Workforce development

If you have invested in workforce development, elaborate on this during your review. It could be a full time/part time HCA employed with in-depth knowledge and skills to do phlebotomy or smoking cessation. Or an advanced nurse practitioner, community matron or a GP with some extra skills.

Focus on the services they provide and how they benefit your patients. For example, in my practice I have a GP who is a former consultant gynaecologist and can deal with complex gynaecological problems. If you have a pharmacist who has made a difference in your medicine management and reduced adverse reactions, mention that too but be prepared to provide evidence.

Care closer to home

Highlight if you have invested in care closer to home. Some examples could be contraceptive services, sexual health and minor surgery. Focus on areas that are not part of DESs or what were local enhanced services in your area.

If you are involved in any local or national audits or projects add that to your list. Explain how it would benefit not just your patients but others too. Highlight that you are a forward thinking practice.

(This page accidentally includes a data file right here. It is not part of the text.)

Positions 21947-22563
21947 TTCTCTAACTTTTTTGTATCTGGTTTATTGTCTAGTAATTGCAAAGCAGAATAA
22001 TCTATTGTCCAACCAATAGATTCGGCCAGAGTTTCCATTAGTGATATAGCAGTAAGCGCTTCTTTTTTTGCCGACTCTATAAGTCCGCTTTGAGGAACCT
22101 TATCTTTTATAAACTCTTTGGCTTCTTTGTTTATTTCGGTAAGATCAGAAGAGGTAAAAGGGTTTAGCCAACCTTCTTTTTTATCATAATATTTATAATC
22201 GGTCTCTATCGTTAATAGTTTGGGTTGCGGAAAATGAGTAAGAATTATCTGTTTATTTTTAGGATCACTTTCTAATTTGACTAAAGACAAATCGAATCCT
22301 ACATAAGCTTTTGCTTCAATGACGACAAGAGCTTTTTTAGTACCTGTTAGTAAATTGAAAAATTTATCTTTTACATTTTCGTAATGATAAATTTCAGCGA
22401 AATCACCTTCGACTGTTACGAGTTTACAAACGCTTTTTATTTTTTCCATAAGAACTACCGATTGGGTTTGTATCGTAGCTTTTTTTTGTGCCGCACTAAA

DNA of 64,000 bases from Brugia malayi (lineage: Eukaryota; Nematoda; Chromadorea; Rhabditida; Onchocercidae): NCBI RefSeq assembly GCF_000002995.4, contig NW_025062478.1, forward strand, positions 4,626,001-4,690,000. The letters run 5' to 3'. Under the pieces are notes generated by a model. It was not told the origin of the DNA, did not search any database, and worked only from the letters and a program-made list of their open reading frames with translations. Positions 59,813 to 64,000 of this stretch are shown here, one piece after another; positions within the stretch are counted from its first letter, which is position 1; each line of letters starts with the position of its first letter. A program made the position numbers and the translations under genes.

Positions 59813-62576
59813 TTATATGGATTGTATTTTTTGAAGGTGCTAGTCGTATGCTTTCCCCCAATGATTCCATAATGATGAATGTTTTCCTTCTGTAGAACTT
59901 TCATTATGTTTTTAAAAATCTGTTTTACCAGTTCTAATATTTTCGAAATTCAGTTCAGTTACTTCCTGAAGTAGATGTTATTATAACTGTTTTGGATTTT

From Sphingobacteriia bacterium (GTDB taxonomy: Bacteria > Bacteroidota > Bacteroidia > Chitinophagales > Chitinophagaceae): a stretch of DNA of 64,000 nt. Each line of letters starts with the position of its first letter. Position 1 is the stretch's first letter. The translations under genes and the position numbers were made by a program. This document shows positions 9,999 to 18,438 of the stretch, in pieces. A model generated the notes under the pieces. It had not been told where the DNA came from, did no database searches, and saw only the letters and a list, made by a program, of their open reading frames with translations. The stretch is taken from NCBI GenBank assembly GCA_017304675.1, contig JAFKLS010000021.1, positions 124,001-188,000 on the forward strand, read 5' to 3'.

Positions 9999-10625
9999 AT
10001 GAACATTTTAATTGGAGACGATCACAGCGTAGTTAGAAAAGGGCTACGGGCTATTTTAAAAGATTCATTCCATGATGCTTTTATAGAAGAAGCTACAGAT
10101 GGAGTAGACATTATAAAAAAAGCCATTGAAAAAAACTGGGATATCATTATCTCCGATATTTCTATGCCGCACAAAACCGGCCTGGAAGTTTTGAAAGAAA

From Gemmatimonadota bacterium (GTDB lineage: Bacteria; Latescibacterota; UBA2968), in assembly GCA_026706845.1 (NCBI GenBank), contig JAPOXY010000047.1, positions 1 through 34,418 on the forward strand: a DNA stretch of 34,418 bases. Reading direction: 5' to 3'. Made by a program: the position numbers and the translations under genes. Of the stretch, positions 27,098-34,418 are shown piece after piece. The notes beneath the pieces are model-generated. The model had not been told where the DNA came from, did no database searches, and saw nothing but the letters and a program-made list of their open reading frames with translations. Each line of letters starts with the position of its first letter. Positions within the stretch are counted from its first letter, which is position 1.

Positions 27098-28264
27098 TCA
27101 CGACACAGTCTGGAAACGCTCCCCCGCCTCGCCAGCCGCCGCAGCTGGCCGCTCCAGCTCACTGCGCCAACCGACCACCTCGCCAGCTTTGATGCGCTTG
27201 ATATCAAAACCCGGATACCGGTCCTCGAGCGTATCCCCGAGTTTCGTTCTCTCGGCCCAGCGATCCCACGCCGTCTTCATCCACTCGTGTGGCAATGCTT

If you are helping neighbouring practice/practices because of your skills and increased knowledge in a particular clinical area, elaborate on this.

Elaborate on any improved primary care service you are providing by understanding the needs of local population, for example drug misuse, weight management, smoking cessation, managing venous and lymphatic problems.

If your A&E attendance rate is low, explain why. If the only reason is your robust call and recall system, then you deserve plaudits for this.

If you have received any awards for any service delivery, do not forget to mention these.

If you practice has developed any new service or made improvements in existing services locally or regionally mention that. You need to provide evidence for this and how you measured the improvement.

Highlight any investment your practice has made which enables multidisciplinary teams to work together more effectively, improves access and creates training opportunities in primary care.

New models of care

If you are testing new or innovative models of delivering primary care, explain what you are doing, how you are measuring it’s impact and the importance of funding for this. This might include, text messaging service, virtual clinics, any reduction in your DNA rate, improved prescribing of unlicensed drugs, reduction in admission due to medicine error, or any role you have played to develop a community service.

In my opinion PMS has helped broadened the work force beyond GPs, enabling practices to make better use of roles such as healthcare assistants, non-medical prescribers and practice nurses with clinical expertise in particular areas, in-house pharmacist and GPSIs. The negative outcome of the review process will result in a backward step for practices aiming to develop new ways of working and improving the service patients receive.

  • Dr Sharma is a GP in Oldham